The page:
Frankly, I don’t know how I feel about that. But I’ve been mulling it over and over for forty-eight hours now, whereas a great many graphic novels—and, in truth, a great many other Superman stories—can be read once and put aside. The fact that J. Michael Straczynski has taken such a familiar tale, one told so very many times over the decades, and found ways to make us reexamine it in such a radical new light, is perhaps the best testament to the graphic novel’s power. I don’t know what my final opinion of Superman: Earth One will be, but I know that I won’t be easily dismissing it anytime soon. I can safely predict that it will be factoring into my thinking on the Superman mythos from now on. On that basis, and on the aforementioned poignancy of the scenes depicting the young Clark Kent searching for his place in the world, I recommend the book.

I’d also like to say that Shane Davis’s pencils do a very nice job of grounding this story in a believable reality. The book has been criticized as being a “pitch story” for the forthcoming Christopher Nolan-produced film, but that’s no criticism in my mind. We could do a lot worse than have Hollywood adopt this as their storyboard, and I’m sure that it will at least factor as an influence on Superman’s next big screen outing. So if you wondered if we really needed yet another retelling of the Man of Tomorrow’s origin, I think it’s safe to say we needed at least this one.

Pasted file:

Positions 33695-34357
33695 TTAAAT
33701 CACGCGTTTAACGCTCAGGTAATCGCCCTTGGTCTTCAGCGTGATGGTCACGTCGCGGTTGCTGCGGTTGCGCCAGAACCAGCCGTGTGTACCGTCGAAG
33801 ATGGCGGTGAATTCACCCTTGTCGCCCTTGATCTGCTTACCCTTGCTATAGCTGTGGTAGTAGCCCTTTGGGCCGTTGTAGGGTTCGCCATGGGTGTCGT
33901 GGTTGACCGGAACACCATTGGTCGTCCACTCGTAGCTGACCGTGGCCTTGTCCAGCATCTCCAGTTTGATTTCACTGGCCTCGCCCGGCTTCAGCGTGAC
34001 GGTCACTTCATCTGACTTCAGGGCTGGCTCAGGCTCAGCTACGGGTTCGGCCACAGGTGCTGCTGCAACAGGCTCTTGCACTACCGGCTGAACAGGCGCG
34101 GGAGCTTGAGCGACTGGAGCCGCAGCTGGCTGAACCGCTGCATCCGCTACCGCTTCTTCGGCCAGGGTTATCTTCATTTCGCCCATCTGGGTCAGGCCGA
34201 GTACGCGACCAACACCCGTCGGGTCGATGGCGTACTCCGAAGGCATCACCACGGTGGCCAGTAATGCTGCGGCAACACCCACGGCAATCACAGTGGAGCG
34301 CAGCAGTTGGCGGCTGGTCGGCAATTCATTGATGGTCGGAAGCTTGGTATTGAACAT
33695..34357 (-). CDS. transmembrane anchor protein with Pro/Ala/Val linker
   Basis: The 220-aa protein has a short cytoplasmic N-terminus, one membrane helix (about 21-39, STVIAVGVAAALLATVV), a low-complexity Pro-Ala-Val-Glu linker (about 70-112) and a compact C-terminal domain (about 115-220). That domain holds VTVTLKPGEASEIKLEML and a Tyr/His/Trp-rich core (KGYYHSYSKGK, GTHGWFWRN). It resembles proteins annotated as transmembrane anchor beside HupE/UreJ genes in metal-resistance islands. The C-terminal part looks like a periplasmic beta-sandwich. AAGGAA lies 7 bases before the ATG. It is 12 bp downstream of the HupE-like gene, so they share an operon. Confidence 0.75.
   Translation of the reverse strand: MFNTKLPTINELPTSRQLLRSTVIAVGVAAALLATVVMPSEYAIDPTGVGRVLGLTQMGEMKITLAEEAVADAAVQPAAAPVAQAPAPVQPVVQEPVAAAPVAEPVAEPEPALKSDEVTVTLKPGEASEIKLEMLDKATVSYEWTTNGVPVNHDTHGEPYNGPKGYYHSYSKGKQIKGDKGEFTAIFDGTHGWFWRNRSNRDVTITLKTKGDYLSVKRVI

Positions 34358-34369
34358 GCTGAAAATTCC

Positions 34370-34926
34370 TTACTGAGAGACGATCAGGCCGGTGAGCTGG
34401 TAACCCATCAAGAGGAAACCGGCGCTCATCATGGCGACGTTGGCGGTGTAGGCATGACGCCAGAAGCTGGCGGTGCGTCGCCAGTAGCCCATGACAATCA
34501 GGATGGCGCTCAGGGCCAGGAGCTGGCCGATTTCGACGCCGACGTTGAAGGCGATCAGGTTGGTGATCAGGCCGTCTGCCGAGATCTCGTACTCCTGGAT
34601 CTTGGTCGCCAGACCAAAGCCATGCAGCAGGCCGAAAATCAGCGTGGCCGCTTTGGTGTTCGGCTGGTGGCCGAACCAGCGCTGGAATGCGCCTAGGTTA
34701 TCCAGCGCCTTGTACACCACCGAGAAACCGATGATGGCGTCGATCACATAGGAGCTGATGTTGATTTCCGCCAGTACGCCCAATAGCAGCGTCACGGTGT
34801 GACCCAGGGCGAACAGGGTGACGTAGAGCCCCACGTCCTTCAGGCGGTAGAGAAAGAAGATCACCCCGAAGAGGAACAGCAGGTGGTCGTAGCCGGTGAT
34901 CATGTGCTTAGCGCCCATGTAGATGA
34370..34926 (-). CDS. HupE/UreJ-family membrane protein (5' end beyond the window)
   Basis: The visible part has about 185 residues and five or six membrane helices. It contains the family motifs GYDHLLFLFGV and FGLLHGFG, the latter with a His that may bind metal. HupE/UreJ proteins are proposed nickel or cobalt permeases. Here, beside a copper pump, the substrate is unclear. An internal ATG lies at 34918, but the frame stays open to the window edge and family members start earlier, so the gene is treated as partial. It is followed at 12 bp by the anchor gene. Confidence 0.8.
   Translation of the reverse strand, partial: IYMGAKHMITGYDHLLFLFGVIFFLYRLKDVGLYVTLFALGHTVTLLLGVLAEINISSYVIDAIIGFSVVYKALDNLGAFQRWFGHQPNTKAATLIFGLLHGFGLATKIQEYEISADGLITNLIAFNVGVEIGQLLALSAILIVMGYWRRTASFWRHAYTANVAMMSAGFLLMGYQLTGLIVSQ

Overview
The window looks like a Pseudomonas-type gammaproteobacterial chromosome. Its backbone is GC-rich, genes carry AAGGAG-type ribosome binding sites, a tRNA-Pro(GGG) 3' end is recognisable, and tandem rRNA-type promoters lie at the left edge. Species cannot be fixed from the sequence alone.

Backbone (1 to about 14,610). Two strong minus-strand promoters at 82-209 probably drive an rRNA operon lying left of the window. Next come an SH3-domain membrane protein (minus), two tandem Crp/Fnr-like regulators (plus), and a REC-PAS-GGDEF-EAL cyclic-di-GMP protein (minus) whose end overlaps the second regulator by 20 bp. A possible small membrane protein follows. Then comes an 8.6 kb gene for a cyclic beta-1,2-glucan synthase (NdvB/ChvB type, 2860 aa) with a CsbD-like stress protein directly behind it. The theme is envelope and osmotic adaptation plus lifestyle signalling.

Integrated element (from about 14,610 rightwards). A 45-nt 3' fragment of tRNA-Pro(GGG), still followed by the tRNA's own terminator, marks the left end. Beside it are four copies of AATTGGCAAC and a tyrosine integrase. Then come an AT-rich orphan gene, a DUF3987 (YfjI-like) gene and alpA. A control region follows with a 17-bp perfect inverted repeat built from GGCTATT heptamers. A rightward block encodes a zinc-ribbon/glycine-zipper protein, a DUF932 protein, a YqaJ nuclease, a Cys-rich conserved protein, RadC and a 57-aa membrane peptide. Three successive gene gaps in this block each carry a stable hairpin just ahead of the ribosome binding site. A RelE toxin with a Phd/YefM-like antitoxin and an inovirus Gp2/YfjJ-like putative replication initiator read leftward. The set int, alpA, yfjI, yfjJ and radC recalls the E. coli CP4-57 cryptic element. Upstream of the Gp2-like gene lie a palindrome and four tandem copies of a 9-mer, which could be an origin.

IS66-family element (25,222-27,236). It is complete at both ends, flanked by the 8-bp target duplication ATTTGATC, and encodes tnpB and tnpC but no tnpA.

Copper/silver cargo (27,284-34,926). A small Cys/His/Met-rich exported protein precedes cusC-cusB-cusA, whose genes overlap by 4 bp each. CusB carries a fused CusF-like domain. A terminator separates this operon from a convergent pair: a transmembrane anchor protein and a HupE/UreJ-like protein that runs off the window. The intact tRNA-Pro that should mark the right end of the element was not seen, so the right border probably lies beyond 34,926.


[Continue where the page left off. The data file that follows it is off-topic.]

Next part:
Lou Anders is the editorial director of Pyr Books, in which capacity he has been nominated four times for the Hugo award and once for the World Fantasy award. He is a Chesley Award winning art director and a Philip K. Dick award nominated anthologist. He confesses to prefering Batman over the Big Blue Schoolboy and hopes you understand.